10. There are at least at least four tragedies here – Trayvon’s loss of life, his parents grief and loss, George Zimmerman being prematurely cast by the media, professional race baiters, and uninformed or opportunistic ministers and politicians as a useful character to fit their preconceived notions for selfish political gain or grandstanding, and finally, the tragic corruption of real justice y these same self promoting characters and their rioting drones.

    Finding a scape goat to pin societies ills on is manifestly unfair and unjust.

  11. I’m reading all this 500 miles from home, on vacation… I know I “would have” addressed this if I were in the pulpit on Sunday… but then if I assess what I might have said or not in the months leading up to this, there isn’t much to tell. Yes, I wore a hoodie to church after the shooting. Yes, I preached on the culture of guns and might have mentioned the pervasive racism that lies submerged in this country then. And was thanked for my words. But I realize that if the community/congregation does not have attention to these issues as an explicit part of its mission – if acting and speaking on these issues is not how they express themselves, not part of their DNA – it falls flat, goes nowhere. I am returning from sabbatical determined to follow my heart and be more missional in my ministry. And here’s an example of what i mean, what inspires me- a religious community that consistently lives its mission and responds to what is happening here and now with spiritual depth and creativity: Middle Collegiate Church n NYC, with the Reverend Jacqui Lewis and an amazing team of leaders… http://www.middlechurch.org

  12. Ask yourself why the Zimmerman case requires special comment when white, brown, black,
    yellow and red youths are killed daily. Chicago is having another violent year – http://www.dnainfo.com/chicago/20130711/chicago/2013-murder-chicago-human-toll – where the violence is often black on black. Where is the UUA outrage? Where are Sharpton and Jackson? Where is Holder? Obama? Where is Rev. Lavanhar? Those stories don’t fit the desired profile of possible racist based crime, therefore, they only qualify as passing interest and don’t merit any protests and rioting in the streets, UUA drumming & banners and media saturation with evidence manipulation or sermons.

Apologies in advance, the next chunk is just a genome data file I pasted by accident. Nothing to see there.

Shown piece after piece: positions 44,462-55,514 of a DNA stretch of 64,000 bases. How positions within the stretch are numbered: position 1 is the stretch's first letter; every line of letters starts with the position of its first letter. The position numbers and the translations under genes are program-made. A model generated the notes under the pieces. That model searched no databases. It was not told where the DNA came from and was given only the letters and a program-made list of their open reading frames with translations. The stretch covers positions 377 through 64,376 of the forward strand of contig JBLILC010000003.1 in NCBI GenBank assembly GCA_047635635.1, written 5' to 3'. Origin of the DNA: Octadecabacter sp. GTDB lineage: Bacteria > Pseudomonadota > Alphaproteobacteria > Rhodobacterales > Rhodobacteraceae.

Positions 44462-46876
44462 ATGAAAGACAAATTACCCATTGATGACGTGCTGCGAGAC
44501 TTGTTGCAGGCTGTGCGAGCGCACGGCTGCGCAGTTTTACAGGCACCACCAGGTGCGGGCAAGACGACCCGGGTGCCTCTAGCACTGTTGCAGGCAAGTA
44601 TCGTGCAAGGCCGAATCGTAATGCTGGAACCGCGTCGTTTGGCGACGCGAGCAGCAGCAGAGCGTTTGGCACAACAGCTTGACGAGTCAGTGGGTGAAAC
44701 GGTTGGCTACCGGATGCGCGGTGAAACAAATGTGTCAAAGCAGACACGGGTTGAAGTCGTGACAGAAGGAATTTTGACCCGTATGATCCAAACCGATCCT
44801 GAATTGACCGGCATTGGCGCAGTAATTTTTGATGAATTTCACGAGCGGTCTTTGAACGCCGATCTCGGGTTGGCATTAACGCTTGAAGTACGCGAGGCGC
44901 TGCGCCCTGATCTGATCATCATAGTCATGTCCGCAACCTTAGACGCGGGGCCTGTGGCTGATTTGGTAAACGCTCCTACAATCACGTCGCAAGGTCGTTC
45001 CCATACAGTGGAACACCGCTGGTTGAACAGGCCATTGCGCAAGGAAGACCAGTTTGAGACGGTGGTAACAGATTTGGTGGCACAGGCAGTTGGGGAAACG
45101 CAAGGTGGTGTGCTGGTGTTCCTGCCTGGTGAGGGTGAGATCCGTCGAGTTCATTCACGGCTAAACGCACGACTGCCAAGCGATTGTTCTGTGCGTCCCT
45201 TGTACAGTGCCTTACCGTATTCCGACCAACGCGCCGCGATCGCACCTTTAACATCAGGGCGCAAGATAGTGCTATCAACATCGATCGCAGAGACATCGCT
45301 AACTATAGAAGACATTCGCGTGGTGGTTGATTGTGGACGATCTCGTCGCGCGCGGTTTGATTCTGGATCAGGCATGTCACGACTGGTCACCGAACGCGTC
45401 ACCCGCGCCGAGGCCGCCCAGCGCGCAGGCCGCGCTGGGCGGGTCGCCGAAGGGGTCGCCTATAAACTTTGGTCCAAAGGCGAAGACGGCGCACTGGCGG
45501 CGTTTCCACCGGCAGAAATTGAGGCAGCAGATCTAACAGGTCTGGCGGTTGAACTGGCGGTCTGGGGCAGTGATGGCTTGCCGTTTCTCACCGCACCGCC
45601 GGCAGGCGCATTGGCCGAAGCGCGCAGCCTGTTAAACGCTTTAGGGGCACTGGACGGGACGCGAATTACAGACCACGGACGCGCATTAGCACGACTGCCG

May you never have to defend life or limb for yourself, loved ones or an innocent person, and if you do, may your attacker be only of an acceptable racial profile to justify your defensive actions. Or, better yet, take the beating and if necessary mortal injury just to show your tolerance. P.S. self defense with justifiable homicide are not an “insane law.”

  13. It is part of the culture of Unitarian Universalsit congregations to lift up the realities in the world and society in which we live our lives. Not all faith traditions share that involvement in the world, so a African American congregation may not have lifted up Travon Martin.

    But our members expect us to live our love into the world. Many of our members are concerned that we were not prepared to provide a pastoral response on Sunday past. That is a failure, and we should do better.

  14. Two comments were not approved on this post, one was not kind in my opinion, the other would take the conversation in a direction best addressed elsewhere online. It has nothing to do with congregational responses, worship or pastoral care and was getting into nature of the evidence.

Trackbacks

  1. […] I wrote this weekend about the strong reaction many in my UU social media network had to Sunday services that did not create space to process the Trayvon Martin – George Zimmerman verdict from the night before. Many were let down, disappointed, upset. […]